I am aware the HMRC has been made aware of many LPEs not being registered for AML by a number of agents across the UK who feel similarly aggrieved and I would guess that HMRC will report its findings on PB in due course.

ICO Registration

Various Tweets published by you allege that Purplebricks’ LPEs do not comply with their obligations under the Data Protection Act 1998 (“DPA”); this is incorrect.

Purplebricks as a data controller is registered with the ICO. The individual LPEs are data processors rather than data controllers (as such terms are defined under the DPA). Accordingly, the LPEs are not under any obligation to register with the ICO.

It is our client, rather than the LPEs, that has the contractual relationship with the data subjects whose personal data it collects (e.g. the sellers) and is the entity that is instructed on which particular services the customers require. Throughout the term of the engagement, our client retains control over and determines how and why the personal data that is collected by it (or by LPEs on its behalf) is processed. Any data that is collected by LPEs on behalf of our client is uploaded directly onto our client’s platform. Our client also determines which items of personal data is collected via its online portal, whether to disclose the personal data collected to third parties, and if so, to whom (including to LPEs).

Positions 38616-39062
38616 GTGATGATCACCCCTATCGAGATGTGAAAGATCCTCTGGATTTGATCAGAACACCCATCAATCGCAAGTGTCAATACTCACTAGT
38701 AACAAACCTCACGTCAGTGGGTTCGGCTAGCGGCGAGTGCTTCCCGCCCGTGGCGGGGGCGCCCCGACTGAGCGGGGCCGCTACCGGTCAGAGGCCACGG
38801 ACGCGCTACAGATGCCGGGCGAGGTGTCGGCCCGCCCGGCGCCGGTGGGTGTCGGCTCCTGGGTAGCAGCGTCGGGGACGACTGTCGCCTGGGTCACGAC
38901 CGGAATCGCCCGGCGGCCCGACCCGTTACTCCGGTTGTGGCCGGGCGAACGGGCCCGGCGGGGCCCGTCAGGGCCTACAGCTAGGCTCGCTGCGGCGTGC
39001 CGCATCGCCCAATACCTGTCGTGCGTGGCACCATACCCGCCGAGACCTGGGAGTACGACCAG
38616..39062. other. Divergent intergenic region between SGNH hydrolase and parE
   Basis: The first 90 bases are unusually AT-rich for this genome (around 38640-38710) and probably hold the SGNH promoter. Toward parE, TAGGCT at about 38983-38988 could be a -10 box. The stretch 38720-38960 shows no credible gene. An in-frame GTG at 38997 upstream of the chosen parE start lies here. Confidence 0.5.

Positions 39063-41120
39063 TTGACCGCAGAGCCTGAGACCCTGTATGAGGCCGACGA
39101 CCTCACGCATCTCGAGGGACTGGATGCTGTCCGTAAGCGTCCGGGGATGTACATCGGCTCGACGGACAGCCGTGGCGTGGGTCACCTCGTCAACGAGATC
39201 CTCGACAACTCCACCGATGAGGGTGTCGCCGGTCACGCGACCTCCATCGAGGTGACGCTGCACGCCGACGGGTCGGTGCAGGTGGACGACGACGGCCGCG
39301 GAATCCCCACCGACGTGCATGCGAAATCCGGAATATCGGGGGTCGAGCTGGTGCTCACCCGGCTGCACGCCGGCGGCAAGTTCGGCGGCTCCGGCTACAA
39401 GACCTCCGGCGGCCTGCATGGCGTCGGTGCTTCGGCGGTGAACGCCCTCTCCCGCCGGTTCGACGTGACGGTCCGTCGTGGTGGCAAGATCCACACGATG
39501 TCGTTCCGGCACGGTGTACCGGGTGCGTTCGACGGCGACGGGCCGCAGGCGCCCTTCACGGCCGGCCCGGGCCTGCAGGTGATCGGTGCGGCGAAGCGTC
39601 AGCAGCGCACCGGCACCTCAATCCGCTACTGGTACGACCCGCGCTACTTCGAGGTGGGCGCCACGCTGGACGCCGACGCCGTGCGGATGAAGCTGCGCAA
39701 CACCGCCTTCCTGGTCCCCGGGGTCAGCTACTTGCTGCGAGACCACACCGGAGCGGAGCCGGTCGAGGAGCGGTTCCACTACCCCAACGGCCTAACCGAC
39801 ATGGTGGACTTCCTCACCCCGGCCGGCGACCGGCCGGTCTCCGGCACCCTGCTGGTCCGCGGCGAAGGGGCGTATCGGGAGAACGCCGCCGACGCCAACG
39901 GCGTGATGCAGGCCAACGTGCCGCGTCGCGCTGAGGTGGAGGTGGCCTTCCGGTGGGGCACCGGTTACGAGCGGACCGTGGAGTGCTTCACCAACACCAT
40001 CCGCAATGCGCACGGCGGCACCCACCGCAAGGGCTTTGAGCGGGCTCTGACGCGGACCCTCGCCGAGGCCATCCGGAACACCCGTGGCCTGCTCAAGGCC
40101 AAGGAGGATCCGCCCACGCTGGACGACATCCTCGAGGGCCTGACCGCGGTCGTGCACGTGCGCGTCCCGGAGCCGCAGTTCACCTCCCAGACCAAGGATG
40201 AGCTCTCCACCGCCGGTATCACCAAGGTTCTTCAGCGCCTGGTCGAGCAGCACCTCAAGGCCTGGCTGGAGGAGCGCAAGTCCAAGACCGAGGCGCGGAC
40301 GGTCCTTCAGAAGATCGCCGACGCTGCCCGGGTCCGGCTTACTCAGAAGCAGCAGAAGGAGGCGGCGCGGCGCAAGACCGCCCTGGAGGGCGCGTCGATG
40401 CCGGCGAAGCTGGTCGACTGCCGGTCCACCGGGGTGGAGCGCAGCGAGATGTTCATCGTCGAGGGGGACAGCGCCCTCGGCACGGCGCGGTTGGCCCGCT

The LPE’s represent our client in performing property valuations etc. and in doing so only process our clients customer’s personal data that they access via our client’s eZie platform (or that they subsequently collect from individuals) on our client’s behalf. They have no authority to use the personal data collected other than as instructed by our client and are not permitted to use the personal data of our client’s customers for any other purpose.

CW – This is at least in part or, possibly, a wholly false statement by your client. PB encourages LPEs’ to canvass their local market and develop new business from personal 2nd and 3rd party contacts within their local area. 

Under the definitions of the ICO, this means they are recording, storing, sharing and processing data in their own right. This requires them to be registered with the ICO for data protection.

24/08/2017 CW – Readers may wish to read this in conjunction with ICO guidance leaflet; in particular section 12, page 5. and page 9 “sub-contractors